Not bad to read and I realize that fiction doesn't have to reference anything, so that was pretty neat to discover. I'll even give Brin a pass for recycling the HAL model, which I was hoping wouldn't happen. The other points were definite negatives to the story which could easily have been written by a typical over the top, smug Minnesotan (most from MN are not, just the loud ones). Things like the Hipster generation being superior in many ways to others (about as bull as the MN Nice concept, which is a load of crap, as those who push it can be real pieces of work; the feminist movement, for example, in a conversation with the main character by an adopted, young, overly brilliant young woman, (to paraphrase...)"so Gordon, even though not all men are bad, we're going to go ahead anyway and say that men, not idiots or idiotic behavior found in every age, sex and walk of life in all of time, is really the best group to blame for all the world's calamities....doesn't that follow logically". Really?? Throw in the collective hatred demonstrated by the female scouts, apparently against men in general, and for no reason offered.
Which leads me to the main reason I gave the book this rating, and to discover to my surprise the author wasn't from this area. Once Brin dropped into this track of themes, it was entirely predictable, and therefore was really a bore for an ending. He had an interesting concept in a storyline going at the beginning. Hippy Cyborg hero curveball for extra credit? Nope. Too bad.

4 people found this helpful

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  • Robert Becker
  • 29-12-2020

perfect choice for narrator.

i will turn off my fav book if i cant stand the narrator. this was great.

3 people found this helpful

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  • Clara
  • 10-09-2021

Ah no.

Overall I enjoyed this book, but you would think feminism hadn’t been invented by the 1990’s from listening to it.

2 people found this helpful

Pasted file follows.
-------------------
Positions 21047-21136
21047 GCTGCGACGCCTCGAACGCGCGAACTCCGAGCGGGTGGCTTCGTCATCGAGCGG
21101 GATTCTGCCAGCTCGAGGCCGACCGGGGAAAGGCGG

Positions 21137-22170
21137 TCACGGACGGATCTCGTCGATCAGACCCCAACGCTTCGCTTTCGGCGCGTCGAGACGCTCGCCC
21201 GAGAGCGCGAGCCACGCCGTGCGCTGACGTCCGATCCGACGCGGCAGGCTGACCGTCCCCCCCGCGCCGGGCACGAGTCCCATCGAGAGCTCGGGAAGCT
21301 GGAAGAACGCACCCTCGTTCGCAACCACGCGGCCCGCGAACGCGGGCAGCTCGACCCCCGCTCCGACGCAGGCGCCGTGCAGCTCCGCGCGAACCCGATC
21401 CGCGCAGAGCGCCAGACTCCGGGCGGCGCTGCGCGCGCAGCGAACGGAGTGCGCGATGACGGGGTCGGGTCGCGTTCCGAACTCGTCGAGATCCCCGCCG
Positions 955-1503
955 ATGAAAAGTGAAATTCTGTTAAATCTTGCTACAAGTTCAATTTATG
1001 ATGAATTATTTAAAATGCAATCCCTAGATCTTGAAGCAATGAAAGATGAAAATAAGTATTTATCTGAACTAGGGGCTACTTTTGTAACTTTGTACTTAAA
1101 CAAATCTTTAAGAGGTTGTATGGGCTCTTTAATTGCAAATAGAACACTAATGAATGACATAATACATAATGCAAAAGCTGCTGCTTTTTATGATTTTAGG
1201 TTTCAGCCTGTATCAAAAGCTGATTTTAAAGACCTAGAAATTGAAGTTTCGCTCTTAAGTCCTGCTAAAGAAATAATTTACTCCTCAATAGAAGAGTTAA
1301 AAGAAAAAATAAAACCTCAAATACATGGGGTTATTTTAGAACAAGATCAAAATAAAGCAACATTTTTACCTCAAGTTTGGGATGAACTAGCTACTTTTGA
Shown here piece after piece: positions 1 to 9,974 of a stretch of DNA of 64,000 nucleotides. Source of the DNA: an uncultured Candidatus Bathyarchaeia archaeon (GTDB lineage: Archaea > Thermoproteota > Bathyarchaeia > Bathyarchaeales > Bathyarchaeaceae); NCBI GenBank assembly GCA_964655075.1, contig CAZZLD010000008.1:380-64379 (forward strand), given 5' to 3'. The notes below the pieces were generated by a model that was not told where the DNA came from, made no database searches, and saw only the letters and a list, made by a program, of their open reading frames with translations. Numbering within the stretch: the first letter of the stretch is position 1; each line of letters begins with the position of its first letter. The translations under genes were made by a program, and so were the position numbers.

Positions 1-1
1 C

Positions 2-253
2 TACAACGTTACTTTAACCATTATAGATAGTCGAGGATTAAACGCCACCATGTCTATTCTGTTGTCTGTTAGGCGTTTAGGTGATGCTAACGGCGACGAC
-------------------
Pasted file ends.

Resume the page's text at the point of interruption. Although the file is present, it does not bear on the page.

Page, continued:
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  • Charles Klauder
  • 18-12-2020

excellent story. enjoyed it very much.

I enjoyed the movie back in the day and had the book recomended to me by a friend. I enjoyed the story.

2 people found this helpful

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  • Lokin
  • 15-02-2021

Bittersweet

This is one of my favorite books of all time. I absolutely adore the writing and have heard it read by a few narrators.

As much as I love the story, the narrator seemed a tad too quick in his reading. This detracted from some of the emphasis on David Brin's writing. It was still enjoyable. However, I personally believe that it would have benefitted from a different pace, in regards to the reading.

1 person found this helpful

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  • Nicholas
  • 17-10-2021

Builds to an amazing finish

I happen to like the movie but don’t make the mistake of thinking the movie and book are the same.

The plot meanders at first but then it builds and all the pieces come together. Narration was great too!

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  • Luke Greenstreet
  • 13-08-2021

A book I would never have tried without Unlimited

I absolutely loved this!!
the narration has some irrelevant pauses but once you get used to the tempo you will love this original story that had me gripped

4 people found this helpful

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  • Dave
  • 07-10-2021

Ending prevents it from being great

Personally, I thought the narrator was fine - didn't notice them once (that isn't meant to sound derogatory, I think good narrators are like good football referees: if they're doing their job well, they don't draw attention to themselves).
The story [no spoilers]: Halfway through the book it dawned on me that it was one of the best post-apocalyptic books I had read; up there with The Stand, On the Beach, The Road, and The Scarlet Plague. I loved the intermissions. I loved the change of direction halfway through. I loved it all. Some of the writing is superb. I thought the scene with the snow falling was painted particularly well -a rare flush of literary brilliance in an era when most writers feel the need to fill their novels with incessant dialogue. But then the ending happened...
All of the main characters somehow manage to track each other down in the middle of no-where (the main protagonist having noted how easy it is to avoid detection in a forest only a chapter or two before). This really bugged me. Then the story switches to full on 80's action movie mode for the climatic showdown: think Arnie in "Commando", or some cheesy 80's kid's cartoon.
Then it commits another of fiction's great sins: deep dialogue in the middle of a high-stress situation. In real life adrenaline fuelled folks might babble incoherently, but deep philosophical debates moments after life-or-death combat only occur in the minds of deskbound writers.
Overall, I thought the finale was rushed and ill-judged. It was like Game of Thrones all over again, only shorter...
If this book had been 20 hours long, was full of (semi) self-contained stories like "Cyclops", and the climax had been better crafted, it would undoubtitbly be considered one of the greats. Instead it's just "okay". That said, it's well worth a listen, just don't be surprised if you're left with a feeling of mild disappointment.